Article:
Photo of Jacquelyn R. Daniel

Jacquelyn R. Daniel is an associate in the Corporate Department and a member of the Heath Care Group. Jacquelyn earned her B.A. in political science from the University of California Berkeley in 2015, and her J.D. from Boston College Law School in 2022. Before law school, Jacquelyn spent several years working in biomedical research administration at a premier Harvard teaching hospital in Boston, MA. During law school, Jacquelyn focused her studies and clinical practice on corporate law and health law. She also interned in-house for two large health care providers headquartered in the Boston area.

In August 2023, we published a blog post about the California Office of Health Care Access and Information’s (“OHCA”) proposed cost and market impact review (“CMIR”) regulations under the California Health Care Quality and Affordability Act (“Proposed Regulations”). The final CMIR regulations implementing the notice requirements for large health care transactions in California (“Final Regulations”) were approved on December 18, 2023. As enacted, all health care entities that meet certain threshold requirements and are a party to a “material change transaction” expected to close on or after April 1, 2024, must provide at least 90 days’ advance notice to OHCA. OHCA began accepting notices as of January 1.

Continuing the trend towards greater scrutiny of health care transactions, on February 16, the California Assembly introduced a new bill, AB-3129, which would subject private equity groups and hedge funds to a 90-day notice and consent requirement for change of control transactions or acquisitions of health care facilities or provider groups that are expected to close on or after January 1, 2025. While the Final Regulations are intended to promote competition in the health care sector, the stated purpose of AB‑3129 is to improve the quality and lower the cost of health care.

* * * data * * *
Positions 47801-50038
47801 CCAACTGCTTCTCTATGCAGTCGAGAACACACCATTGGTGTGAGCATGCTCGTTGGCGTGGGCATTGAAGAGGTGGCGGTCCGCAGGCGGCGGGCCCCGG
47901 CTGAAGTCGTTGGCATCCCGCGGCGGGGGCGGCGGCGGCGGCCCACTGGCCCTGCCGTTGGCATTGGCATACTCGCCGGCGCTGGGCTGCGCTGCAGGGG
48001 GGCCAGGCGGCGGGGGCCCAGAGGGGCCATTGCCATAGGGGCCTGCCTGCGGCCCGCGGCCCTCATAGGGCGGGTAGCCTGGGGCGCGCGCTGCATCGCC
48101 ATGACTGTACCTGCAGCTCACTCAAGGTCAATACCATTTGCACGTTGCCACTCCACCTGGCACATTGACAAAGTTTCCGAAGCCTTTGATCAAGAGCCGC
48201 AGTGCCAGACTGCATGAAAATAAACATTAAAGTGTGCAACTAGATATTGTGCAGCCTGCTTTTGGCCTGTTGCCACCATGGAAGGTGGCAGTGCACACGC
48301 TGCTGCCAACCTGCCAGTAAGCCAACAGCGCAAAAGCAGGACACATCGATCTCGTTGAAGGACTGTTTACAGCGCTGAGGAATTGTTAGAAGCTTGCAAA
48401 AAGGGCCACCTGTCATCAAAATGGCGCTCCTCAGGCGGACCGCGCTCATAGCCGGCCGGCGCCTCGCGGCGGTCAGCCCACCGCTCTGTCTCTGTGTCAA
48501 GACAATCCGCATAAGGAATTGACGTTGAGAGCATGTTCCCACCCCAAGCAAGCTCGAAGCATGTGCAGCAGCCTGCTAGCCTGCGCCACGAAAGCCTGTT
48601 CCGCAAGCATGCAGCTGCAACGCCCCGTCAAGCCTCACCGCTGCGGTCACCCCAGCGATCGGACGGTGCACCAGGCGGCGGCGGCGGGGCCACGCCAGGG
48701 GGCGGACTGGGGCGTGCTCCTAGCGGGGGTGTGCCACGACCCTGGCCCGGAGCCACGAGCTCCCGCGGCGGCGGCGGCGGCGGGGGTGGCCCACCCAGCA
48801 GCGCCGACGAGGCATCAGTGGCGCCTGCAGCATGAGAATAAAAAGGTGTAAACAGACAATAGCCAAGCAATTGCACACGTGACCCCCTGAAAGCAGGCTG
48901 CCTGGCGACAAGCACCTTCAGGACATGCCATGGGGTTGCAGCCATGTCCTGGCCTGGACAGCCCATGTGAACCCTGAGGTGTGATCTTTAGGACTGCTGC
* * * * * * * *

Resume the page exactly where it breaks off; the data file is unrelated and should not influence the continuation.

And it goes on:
This blog discusses the scope of the Final Regulations and what to look out for as AB-3129 makes its way through the California legislative process. 

This year’s Health and Mental Hygiene Bill (“HMH Bill”) (part of the Governor’s FY 2025 Executive Budget, which proposes a $233 billion balanced budget), includes $35.5 billion to fund Medicaid, $4.8 billion to address serious mental illness and $6 billion in federal funding through the 1115 Waiver.

In addition to those provisions that look to extend current government programs, the HMH Bill proposes the following new initiatives:

Following New York State Governor Kathy Hochul’s proposal in February of this year (see our previous alert), the New York legislature passed and Governor Hochul signed a law on May 3, 2023, which significantly increases the state’s focus and visibility into physician practice management change‑of‑control transactions.[1] New York’s statute reflects a growing trend of states taking note of transactions that previously were not regulated by state administrative agencies. As we await the promulgation of regulations from the New York State Department of Health (“DOH”), we examine here how New York’s law compares to similar laws in other states, and describe precautions that operators in the physician management space — as well as those who do businesses with such operators — should take to safeguard themselves against major disruptions to operations.

On April 5, the Centers for Medicare & Medicaid Services (“CMS”) released the 2024 Medicare Advantage and Prescription Drug Benefit Programs Final Rule (“Final Rule”), which will be codified at 42 C.F.R. Parts 417, 422, 423, 455, and 460. The Final Rule adopts a host of reforms aimed at improving health care access, quality, and equity for Medicare beneficiaries that receive coverage through Part C (“Medicare Advantage” or “MA”) and prescription drug benefits through Part D. As discussed below, the Final Rule also has some notable omissions compared to what CMS previously proposed in December (“Proposed Rule,” published at 87 Fed. Reg. 79452 (2022)). The Final Rule is effective June 5, 2023.